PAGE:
Tahlee Rouillon 10:18
One caveat here though, if you are deeply struggling with feelings of anxiety or overwhelm, it’s really important to reach out. You may need the support of a trauma informed therapist or medication. There is absolutely no shame in receiving extra support to help your nervous system become calm. And if you’re already in therapy, learning to soothe your nervous system outside of treatment will supercharge your recovery.
Tahlee Rouillon 10:50
Becoming resilient is the biggest key to making lasting changes in your life. If you want to live a deep and meaningful life, you need to be resilient, and becoming resilient requires calm. So the greatest result of becoming calm is being resilient enough to do the things that matter to you.
Tahlee Rouillon 11:15
If you’ve enjoyed this episode, make sure to tune in for the next episodes in the series on resilience. I’ll be discussing How To Quit The Hustle with Alex Phillips, How To Shine As A Highly Sensitive Person with Jane Tavakalian, what it takes to Thrive In Business And Life with Kate Snowise, and the challenges and blessings of being a Highly Sensitive Man with Tom Falkenstein. Until next time, big love.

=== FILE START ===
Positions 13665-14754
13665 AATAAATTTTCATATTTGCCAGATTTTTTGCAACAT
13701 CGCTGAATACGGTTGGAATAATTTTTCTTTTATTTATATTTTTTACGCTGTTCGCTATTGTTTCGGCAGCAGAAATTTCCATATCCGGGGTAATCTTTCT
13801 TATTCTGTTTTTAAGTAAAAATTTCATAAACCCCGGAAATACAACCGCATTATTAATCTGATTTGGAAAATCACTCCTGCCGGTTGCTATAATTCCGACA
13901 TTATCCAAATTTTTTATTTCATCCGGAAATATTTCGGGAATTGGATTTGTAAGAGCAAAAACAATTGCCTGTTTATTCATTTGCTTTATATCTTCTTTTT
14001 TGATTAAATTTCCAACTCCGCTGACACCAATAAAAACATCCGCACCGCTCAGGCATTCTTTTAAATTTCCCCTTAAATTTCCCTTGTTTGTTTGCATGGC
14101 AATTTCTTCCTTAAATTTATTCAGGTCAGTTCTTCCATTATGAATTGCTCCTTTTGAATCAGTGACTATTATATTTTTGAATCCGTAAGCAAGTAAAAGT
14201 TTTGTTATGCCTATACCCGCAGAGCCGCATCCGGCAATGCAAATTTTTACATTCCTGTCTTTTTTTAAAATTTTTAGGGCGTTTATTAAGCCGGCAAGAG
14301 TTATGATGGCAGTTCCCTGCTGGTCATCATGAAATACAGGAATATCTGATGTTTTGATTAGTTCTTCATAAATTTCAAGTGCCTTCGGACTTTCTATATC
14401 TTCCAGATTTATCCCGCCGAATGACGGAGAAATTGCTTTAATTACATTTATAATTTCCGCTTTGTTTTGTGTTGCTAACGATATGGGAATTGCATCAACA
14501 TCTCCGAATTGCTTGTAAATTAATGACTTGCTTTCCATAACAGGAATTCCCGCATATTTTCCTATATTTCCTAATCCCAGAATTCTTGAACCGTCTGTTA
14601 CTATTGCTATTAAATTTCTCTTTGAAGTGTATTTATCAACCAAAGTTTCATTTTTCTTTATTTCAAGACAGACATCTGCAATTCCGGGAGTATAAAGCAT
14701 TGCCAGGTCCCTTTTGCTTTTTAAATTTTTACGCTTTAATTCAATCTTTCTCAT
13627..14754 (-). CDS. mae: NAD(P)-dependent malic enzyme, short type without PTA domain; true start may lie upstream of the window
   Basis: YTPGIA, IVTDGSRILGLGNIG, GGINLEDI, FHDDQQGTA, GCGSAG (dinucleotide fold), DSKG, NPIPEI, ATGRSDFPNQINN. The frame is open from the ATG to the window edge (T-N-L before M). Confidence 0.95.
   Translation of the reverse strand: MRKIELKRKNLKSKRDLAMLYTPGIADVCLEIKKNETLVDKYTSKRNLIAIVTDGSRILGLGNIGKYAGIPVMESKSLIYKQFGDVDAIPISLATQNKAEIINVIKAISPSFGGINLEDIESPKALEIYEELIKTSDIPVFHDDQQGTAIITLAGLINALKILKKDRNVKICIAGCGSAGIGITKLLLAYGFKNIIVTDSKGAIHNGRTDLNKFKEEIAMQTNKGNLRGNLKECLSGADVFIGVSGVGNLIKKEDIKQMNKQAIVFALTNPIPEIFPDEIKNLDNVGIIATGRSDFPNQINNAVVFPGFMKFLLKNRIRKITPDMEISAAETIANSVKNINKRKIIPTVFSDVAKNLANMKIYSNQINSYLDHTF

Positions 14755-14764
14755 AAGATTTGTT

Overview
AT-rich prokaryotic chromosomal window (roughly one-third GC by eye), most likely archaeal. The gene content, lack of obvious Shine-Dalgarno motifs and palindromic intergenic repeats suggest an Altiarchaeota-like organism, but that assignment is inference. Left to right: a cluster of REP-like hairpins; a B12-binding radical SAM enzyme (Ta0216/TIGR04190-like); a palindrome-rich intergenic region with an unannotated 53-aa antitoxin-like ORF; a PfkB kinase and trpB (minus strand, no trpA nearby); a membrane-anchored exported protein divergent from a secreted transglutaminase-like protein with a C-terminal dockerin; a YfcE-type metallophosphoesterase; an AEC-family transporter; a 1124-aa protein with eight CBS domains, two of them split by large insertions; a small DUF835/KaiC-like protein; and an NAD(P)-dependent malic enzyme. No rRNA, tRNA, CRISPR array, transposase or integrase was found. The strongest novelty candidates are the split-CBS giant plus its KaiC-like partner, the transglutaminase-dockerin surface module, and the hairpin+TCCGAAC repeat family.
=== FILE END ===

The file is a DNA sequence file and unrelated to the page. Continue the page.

Tahlee Rouillon 11:44
Thank you for listening to the Seekers’ Sanctuary podcast. I’ve been your host Tahlee if you’ve enjoyed the music on this show, then you’re going to love becoming a Seekers’ Sanctuary member. You can access hours of calming meditones music on any device with our premium streaming service. Head to seeksanctuary.com for your free trial today. Special thanks to our editor Justin Rouillon for helping bring these episodes to life. Until next time, big love